1031 Exchange Timeline Explained
There are several rules and guidelines to 1031 exchanges. First, the two components related to the 1031 exchange timeline:
- 45-day identification period — Taxpayers have 45 days from the date of sale to identify a potential replacement property. This is known as the 45-day identification period.
- 180-day rule — Taxpayers must acquire a replacement property within 180 days of the sale of the relinquished property.
There is also a time consideration for reverse exchanges:
- Time windows for reverse exchanges — Under the Rev. Proc. 2000-37, if an Exchange Accommodation Titleholder (EAT) begins an exchange, the exchanger must identify (in writing) the EAT’s acquisition of the parked property within 45 days.
A few other rules that dictate how 1031 exchanges may take place:
- The three property rule — According to 1031 exchanges, up to three properties may be identified.
If you have more than three properties you wish to be identified, you may take advantage of the 200% or 95% rule.
- The 200% rule — Under the 200% rule, investors may identify an unlimited number of replacement properties as long as the cumulative value of those properties isn’t 200% more than the value of the sold property.
- The 95% exception rule — A caveat to the 200% rule, the 95% rule gives investors the ability to acquire more than three properties where the total value is more than 200% as long as that individual acquires at least 95% of the value of the identified properties.
- The depreciation recapture rule — A final rule to consider, the depreciation recapture rule. When a property is sold, many investors will have depreciated the property by deducting the cost of wear and usage it received during ownership. Keep in mind the IRS will want to recapture some of those deductions and add them into the total taxable income from the sale. Utilize a 1031 properly, and you can roll the sold property cost basis into the new property.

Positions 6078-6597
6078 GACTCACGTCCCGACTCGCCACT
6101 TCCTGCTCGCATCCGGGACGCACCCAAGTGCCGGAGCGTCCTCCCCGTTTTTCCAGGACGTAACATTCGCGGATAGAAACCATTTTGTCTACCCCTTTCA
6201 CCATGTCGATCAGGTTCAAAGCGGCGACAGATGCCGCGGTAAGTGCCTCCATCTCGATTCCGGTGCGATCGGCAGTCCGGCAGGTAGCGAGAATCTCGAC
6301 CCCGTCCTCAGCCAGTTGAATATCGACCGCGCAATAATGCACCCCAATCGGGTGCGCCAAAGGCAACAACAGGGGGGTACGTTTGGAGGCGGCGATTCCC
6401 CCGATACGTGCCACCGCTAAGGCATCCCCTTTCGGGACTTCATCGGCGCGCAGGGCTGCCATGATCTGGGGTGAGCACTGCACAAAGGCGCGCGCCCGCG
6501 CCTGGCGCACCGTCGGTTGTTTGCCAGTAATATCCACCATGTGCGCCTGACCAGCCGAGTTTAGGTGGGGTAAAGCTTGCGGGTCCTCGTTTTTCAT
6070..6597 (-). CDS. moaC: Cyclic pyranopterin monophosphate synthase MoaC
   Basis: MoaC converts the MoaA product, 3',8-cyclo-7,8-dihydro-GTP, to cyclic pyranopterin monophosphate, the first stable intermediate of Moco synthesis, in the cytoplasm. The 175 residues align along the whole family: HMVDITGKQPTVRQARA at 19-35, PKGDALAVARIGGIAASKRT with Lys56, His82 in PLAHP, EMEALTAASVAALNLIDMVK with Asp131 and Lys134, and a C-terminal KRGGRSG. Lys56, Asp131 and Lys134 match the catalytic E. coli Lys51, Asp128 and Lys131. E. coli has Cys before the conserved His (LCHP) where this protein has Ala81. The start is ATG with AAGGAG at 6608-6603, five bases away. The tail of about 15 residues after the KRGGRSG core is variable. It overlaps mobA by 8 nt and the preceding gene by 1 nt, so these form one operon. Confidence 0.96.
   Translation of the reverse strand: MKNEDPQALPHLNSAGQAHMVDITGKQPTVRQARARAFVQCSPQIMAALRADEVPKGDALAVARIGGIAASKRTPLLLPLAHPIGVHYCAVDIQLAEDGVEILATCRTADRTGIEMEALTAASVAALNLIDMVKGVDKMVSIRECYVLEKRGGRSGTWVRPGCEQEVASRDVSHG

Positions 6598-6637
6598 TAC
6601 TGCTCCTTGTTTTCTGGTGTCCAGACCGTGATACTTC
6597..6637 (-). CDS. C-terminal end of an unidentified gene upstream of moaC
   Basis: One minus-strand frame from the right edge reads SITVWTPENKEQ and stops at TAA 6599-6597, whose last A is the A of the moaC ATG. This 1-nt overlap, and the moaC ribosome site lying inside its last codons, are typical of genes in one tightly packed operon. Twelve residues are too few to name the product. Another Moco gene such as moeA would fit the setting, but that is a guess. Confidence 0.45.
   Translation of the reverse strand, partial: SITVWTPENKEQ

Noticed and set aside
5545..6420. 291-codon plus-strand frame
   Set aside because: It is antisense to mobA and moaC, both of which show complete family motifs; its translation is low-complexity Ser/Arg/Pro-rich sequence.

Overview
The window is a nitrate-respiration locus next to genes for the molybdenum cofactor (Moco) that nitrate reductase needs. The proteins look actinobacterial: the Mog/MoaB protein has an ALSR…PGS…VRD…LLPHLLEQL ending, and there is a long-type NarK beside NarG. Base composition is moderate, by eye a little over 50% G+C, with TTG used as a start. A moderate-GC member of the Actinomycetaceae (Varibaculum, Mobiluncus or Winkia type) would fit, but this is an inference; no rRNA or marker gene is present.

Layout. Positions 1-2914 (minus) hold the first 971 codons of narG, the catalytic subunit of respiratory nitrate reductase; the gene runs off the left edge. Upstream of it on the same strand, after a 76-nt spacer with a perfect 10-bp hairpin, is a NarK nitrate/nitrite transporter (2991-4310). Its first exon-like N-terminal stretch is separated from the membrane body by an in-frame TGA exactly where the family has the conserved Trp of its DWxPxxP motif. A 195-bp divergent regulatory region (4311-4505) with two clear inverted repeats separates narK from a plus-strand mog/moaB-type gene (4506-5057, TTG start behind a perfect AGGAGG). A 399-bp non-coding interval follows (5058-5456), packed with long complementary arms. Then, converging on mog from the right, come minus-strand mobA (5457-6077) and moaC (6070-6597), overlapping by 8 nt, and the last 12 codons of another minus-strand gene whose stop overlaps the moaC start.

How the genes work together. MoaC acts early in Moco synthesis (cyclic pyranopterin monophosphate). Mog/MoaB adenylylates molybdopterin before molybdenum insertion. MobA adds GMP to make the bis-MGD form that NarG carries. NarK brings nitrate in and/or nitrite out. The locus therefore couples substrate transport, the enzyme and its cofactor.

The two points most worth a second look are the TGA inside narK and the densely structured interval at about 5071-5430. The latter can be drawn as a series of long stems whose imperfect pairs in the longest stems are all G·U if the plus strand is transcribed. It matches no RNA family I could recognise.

Commercial Real Estate Like-Kind Exchanges
There are various types of like-kind exchanges which may benefit commercial real estate investors. The rules that dictate what qualifies as a like-kind exchange are as follows:
- It cannot be a taxpayer’s primary residence (see Section 121 of the tax code for a relevant exclusion)
- Both properties must be within the United States to qualify for a 1031 like-kind exchange
- If money, or a non-qualified property, are included, it may result in gain recognition
- Partnership interests do not qualify as a replacement property for relinquished land
- Replacement and relinquished properties must be held by the same taxpayer as a continuation of ownership
Here are the types of commercial real estate like-kind exchanges:
DST 1031 Exchange
A Delaware Statutory Trust or DST 1031 exchange is a great solution for investors who wish to safeguard against market volatility. This type of exchange allows property owners to input funds from a 1031 exchange into a pooled investment that allows them to invest in an asset larger than the property that they are selling and/or a pool of properties to diversify their investment portfolio. This means investors can exchange income from a single property sale for a share of a portfolio of passive real estate investments.
Tenants in Common 1031 Exchange
Tenants in common (TIC) is a form of real estate asset ownership in which ownership is shared between multiple parties, each of whom have a fractional interest in the asset. Tenants in common investments are seen as direct ownership, which means they are eligible for 1031 exchanges. However, TIC exchanges are far less common today than DST exchanges.
1031 Exchanges for Real Estate Investors
1031 exchanges are a powerful tool for real estate investors looking to reduce tax liability, free up capital, and build wealth. It is essential that any investor works with a registered professional to ensure all steps and timelines are met.
The team at Hartman Income REIT Management is dedicated to providing insights on the many types of opportunities available to real estate investors. For more information, visit our resources page.
Disclaimer: The information provided above is for general informational purposes only. It should not be considered a recommendation or personalized professional, legal, tax, or advisory advice. Its accuracy or completeness cannot be guaranteed and may change due to changes in regulations, legal, or economic conditions. Please consult with your legal or tax advisor on your individual tax situation.
All investments involve risk including the possible loss of principal. You should familiarize yourself with all risks associated with any investment product before investing.